The protest march, billed as an inclusive, multicultural event, drew many members of the Muslim and Sikh communities in particular. Others who claimed no religious allegiance also took part.
A group from a local mosque walked with a large banner that read: “Multi-faith gathering for peace."
“This is a time for all religions to come together for what they believe in," said Noman Safdar, a 24-year-old engineer who was helping hold up the sign.
“We came here for freedom," said Safdar, originally from Pakistan and wearing a Muslim cap.
"You can't go and impose things on people like this."
The charter unveiled earlier this week has sparked a heated debate.
The Parti Quebecois government wants to forbid Quebec's public employees from wearing conspicuously visible religious symbols — including hijabs, turbans, yarmulkes and larger-than-average crucifixes.
While opinion polls indicate there is some support for the charter, mainly in the province's outlying regions, opponents have called it discriminatory.
The PQ, which holds a minority in the provincial legislature, contends the move is necessary to ensure the public service presents a neutral face and protect equality between men and women.
For many at the rally, though, the most immediate concern was how the law would limit their job prospects.
Salma Ahmed, a high school student who wears a Muslim headscarf, said she doesn't want her career options to be hampered.
“We're all really worried at school," said Ahmed, 17, who came to the rally with several friends who also wear headscarves.
Harbhajan Singh, a 60-year-old Sikh who wears a turban, believes the charter could lead to a "brain drain," like the one he witnessed following the 1995 Quebec referendum on sovereignty.
"We have been living very peacefully here, with no problems," said Singh, who emigrated from India 40 years ago.
"As a human being, it's my right to practice my religion."
The march began at a downtown square that was the site of last year's nightly demonstrations against former premier Jean Charest's tuition hikes.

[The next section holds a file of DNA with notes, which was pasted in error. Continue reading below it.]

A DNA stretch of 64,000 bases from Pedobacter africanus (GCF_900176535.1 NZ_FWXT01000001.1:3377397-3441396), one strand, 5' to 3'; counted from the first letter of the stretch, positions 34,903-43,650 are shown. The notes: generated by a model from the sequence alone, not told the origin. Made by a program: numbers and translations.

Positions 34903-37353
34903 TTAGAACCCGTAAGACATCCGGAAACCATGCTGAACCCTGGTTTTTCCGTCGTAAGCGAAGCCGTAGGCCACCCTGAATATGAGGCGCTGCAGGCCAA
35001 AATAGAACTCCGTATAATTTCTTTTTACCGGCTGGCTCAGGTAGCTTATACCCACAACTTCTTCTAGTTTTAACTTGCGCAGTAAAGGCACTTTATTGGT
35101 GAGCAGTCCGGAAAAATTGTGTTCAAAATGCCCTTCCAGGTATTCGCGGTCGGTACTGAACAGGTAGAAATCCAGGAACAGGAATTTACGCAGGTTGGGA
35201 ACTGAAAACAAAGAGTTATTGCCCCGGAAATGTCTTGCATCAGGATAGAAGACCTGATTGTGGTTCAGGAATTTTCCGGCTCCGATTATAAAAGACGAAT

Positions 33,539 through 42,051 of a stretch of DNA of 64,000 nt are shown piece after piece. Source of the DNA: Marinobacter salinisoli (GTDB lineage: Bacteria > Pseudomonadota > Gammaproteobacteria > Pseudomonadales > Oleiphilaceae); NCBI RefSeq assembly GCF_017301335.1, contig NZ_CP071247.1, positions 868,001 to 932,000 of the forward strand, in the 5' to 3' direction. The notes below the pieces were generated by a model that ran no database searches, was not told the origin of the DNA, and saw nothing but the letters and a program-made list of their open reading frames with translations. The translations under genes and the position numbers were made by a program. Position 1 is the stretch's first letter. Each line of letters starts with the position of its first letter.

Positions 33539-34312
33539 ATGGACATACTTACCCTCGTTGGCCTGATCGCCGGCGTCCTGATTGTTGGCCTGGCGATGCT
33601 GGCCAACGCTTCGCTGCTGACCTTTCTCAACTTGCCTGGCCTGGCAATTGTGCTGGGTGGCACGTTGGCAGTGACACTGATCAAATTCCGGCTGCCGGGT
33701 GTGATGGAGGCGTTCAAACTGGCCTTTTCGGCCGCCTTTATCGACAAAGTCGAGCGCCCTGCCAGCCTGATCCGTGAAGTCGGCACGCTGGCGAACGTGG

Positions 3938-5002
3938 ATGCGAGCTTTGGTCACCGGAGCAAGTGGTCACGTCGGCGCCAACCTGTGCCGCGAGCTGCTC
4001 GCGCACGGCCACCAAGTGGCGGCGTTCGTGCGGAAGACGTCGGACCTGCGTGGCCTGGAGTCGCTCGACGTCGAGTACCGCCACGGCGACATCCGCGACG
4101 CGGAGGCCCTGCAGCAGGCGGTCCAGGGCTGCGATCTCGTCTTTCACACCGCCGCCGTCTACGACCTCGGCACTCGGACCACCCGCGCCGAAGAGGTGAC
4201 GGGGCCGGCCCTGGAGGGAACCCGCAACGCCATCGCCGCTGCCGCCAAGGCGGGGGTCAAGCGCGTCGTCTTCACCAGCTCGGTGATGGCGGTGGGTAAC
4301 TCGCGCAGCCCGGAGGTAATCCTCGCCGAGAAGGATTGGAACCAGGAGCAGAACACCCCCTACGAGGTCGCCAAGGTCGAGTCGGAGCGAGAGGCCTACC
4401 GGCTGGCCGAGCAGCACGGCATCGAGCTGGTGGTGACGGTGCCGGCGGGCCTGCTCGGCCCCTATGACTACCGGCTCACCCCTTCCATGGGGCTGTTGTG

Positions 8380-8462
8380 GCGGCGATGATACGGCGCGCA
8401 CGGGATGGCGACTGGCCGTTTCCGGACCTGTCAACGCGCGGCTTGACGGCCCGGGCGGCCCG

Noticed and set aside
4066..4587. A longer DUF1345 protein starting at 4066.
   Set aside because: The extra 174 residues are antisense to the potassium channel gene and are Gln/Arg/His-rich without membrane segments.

This time, though, the target was Marois.
Stephen Kernaghan, a Concordia University student, said he isn't religious but felt it was important to protest against it anyway, and show "that there's another side to the province, and we don't support those ideas."
One popular chant referred to the PQ proposal as the "charter of shame." Another derided Marois for pursuing "politics of division," and finished with the punch line: "Quebec is not France."
Marois has praised that country's secular integration model, which includes a ban on hijabs in schools.
Not all religious organizations, however, were on board with the protest.
A Jewish group said it decided not to participate in the rally because it was planned for the holiest day on the Jewish calendar, Yom Kippur.
Quebec's Centre for Israel and Jewish Affairs said it's against the charter of values but doesn't want to be associated with some of the organizers, which included the Quebec Collective Against Islamophobia.
In a statement, the group said the Jewish community "will not accept to be co-opted or manipulated by the dubious objectives of some of the organizers of the demonstration, who include religious radical fundamentalists with whom the Jewish community will never make common cause."
Adil Charkaoui, a spokesman for the Quebec Collective Against Islamophobia, said the demonstration was meant to bring together representatives from all religions.
He added that it's only one of several planned actions against the proposed charter.
"We were all together to say to Marois, 'we don't want your charter,'" he told reporters.
"This kind of politics is very dangerous for Quebec society."
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